1 Corinthians 10:1-13
The escape from Egypt, or the Exodus from Egypt, tends to be a common theme that shows up in the Scripture passages that we focus on during Lent. And that’s because as we move toward Easter and the triumphant salvation event that we celebrate at Easter, it does us some good, usually, to look back at that other great salvation event in the Scriptures. Until Jesus rose triumphantly from the grave and paved the way to eternal life for all who will believe, the Exodus of God’s people from slavery in Egypt was the most wonderful, most amazing and most stunning salvation event in all of human history.
We can look back on that event, and when we see the mighty hand of God at work, the awesome miracles that took place, and the stunning moment of deliverance that God orchestrated with a bit of help from Moses, we’re just enthralled by the whole thing. We love it! The story of how God delivered his people from slavery in Egypt is a powerful account not only of God’s love for his people, but also of his compassion for them. God saw the trouble that the people were having, God grieved over the oppression that they were enduring, and God rescued them and gave them an amazing hope and promise for the future. Isn’t that just great? Of course it is. It reminds us that as amazing and wonderful as the escape from slavery in Egypt was, that our own salvation, our own deliverance from sin and death through the resurrection of Jesus Christ is even more amazing and even more wonderful. We love the story of Exodus. It is grand.
But for the people of God who experienced the Exodus personally and first-hand? Well, not so much. It turns out that they don’t quite share our excitement and enthusiasm. For them, it wasn’t all that grand. For them it was a pain in the neck. For them it was not a pleasant experience at all, and most of them ended up wishing that they’d never left Egypt in the first place. And I think what happened to them is what sometimes happens to us. The idea of being miraculously rescued from slavery and oppression was exciting. When they were slaves in Egypt, everyone wanted to leave. Everyone wanted out. But once they got out of Egypt and into the desert, this business of living daily by faith and in complete dependence on God wore a little thin, and they became impatient. It was that space between salvation and the fulfillment of the promise that tripped them up. Now granted, 40 years is a long time to wait. But in God’s mysterious wisdom, it was exactly and precisely how long they needed to wait, because during that time they were learning to trust in God and to live daily by faith.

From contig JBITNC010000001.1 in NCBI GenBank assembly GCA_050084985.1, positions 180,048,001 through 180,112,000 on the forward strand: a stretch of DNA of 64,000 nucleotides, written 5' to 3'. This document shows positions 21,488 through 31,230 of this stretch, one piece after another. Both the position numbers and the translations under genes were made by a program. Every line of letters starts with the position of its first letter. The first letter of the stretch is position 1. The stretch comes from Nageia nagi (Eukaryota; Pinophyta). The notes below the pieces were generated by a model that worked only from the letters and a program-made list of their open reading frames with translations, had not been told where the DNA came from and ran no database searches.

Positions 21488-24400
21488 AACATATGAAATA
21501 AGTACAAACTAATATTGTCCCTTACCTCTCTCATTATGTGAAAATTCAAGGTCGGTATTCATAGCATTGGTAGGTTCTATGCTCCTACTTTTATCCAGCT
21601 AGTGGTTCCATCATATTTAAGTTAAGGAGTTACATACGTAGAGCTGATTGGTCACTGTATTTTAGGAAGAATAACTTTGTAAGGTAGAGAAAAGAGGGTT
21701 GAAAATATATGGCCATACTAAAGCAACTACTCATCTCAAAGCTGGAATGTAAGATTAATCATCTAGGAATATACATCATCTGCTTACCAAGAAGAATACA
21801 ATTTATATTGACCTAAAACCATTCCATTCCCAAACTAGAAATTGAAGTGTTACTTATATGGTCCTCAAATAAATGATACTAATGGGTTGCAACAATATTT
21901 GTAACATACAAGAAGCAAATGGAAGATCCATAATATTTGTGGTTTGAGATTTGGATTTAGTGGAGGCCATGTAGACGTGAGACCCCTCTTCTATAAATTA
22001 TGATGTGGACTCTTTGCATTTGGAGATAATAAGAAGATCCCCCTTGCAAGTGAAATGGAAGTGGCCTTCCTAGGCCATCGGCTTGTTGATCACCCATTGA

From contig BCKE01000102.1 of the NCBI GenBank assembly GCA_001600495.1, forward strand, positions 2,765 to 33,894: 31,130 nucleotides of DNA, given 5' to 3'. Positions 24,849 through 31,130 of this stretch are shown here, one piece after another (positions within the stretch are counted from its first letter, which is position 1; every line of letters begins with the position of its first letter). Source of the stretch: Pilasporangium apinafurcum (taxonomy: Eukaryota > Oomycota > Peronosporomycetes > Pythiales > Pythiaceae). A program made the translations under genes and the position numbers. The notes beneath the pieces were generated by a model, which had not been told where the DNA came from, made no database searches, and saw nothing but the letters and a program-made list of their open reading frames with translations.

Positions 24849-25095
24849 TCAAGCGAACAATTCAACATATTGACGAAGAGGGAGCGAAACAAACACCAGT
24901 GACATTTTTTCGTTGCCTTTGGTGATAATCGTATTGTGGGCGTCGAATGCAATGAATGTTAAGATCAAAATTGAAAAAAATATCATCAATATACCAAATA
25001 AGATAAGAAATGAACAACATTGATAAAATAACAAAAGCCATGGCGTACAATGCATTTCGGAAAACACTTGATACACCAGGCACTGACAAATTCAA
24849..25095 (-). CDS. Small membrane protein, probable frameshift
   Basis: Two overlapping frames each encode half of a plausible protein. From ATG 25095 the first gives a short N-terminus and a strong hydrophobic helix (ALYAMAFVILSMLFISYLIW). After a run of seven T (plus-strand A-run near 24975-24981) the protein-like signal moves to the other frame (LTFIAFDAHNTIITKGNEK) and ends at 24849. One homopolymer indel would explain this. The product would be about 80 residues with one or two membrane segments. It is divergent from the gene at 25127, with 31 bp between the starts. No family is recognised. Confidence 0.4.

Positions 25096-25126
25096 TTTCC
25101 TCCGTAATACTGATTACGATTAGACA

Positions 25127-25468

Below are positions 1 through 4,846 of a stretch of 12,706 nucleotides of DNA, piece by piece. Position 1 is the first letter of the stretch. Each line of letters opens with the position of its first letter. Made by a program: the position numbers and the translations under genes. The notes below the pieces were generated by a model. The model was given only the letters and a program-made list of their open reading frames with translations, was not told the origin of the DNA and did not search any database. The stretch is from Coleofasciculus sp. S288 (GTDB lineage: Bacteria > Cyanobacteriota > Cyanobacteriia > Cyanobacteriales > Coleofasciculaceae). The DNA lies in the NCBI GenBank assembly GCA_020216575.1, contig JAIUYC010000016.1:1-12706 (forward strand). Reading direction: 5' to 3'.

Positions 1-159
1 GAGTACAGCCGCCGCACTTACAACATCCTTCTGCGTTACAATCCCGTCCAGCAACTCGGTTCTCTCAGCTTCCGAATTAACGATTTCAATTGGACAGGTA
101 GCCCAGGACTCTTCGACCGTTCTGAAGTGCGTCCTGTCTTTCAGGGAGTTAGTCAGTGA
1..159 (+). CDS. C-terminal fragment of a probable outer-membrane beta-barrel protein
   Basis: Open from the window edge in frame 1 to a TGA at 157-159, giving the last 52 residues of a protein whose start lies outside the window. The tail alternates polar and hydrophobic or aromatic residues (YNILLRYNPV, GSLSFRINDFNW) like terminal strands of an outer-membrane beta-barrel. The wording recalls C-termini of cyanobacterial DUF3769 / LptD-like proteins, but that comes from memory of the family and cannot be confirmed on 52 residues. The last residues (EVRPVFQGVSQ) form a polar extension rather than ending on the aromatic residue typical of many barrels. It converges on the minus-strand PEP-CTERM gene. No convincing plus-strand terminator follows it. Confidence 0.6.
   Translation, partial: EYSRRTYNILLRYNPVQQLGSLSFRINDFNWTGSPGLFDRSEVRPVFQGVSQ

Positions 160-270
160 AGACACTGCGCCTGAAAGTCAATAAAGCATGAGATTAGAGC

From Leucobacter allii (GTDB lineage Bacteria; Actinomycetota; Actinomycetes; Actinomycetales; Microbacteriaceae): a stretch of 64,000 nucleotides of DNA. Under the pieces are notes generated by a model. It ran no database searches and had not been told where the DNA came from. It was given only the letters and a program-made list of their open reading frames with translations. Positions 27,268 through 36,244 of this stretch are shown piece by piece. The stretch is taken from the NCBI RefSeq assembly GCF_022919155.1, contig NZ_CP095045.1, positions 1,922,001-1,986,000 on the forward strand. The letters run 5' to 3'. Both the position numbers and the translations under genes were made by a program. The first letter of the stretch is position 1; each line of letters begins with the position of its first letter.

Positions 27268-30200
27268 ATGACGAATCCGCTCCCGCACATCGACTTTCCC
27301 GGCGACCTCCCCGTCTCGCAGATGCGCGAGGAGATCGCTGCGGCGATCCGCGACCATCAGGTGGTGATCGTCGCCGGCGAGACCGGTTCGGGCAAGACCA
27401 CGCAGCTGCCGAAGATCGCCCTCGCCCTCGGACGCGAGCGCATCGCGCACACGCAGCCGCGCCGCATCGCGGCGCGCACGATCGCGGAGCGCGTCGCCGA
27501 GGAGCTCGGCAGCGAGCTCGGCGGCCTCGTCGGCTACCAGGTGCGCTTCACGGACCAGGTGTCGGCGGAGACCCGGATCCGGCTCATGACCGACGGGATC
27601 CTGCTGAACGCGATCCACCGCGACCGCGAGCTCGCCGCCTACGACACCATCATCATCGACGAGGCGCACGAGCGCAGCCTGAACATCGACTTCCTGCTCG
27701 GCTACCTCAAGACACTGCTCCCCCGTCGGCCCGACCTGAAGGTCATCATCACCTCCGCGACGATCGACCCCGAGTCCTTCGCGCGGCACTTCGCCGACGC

And God gave them ample opportunity to do that. In a land that supported no life at all, food and water arrived miraculously and always at the right moment. The people of God never went hungry and they never went thirsty. God always provided for them. When the Apostle Paul reminds us of this, he makes a huge leap of interpretation and he describes God’s provision for his people in the desert in the language of Christian baptism and communion.
Paul says that our ancestors were all under the cloud. That means that they were all under constant and divine protection and that they even had a visible symbol of God’s abiding presence the whole time that they were in the desert. Paul says that they were baptized into Moses. That’s really cool, actually. Moses is the great salvation figure of the Old Testament, and so Paul can feel justified in saying that God’s people were baptized into Moses, much in the same way that we, and the people living in the city of Corinth have been baptized into Jesus Christ. And then he says that they all ate the same spiritual food and that they all drank the same spiritual drink. I wonder if the folks living in the desert understood that the manna that they ate and the water that they drank was truly spiritual food and drink? Did they really understand that while the manna and the water nourished them physically, that it also nourished them spiritually? Did they make the connection that their food and drink was sacred and holy because its sole source was the miraculous provision of God? Can we trace the source of the food and drink that we will enjoy today back to the miraculous provision of God? We are reminded of this and much more every time we gather around the communion table to celebrate the great salvation we have in Jesus Christ. All that we have and all that we enjoy is a gift from God, and all is sacred and holy.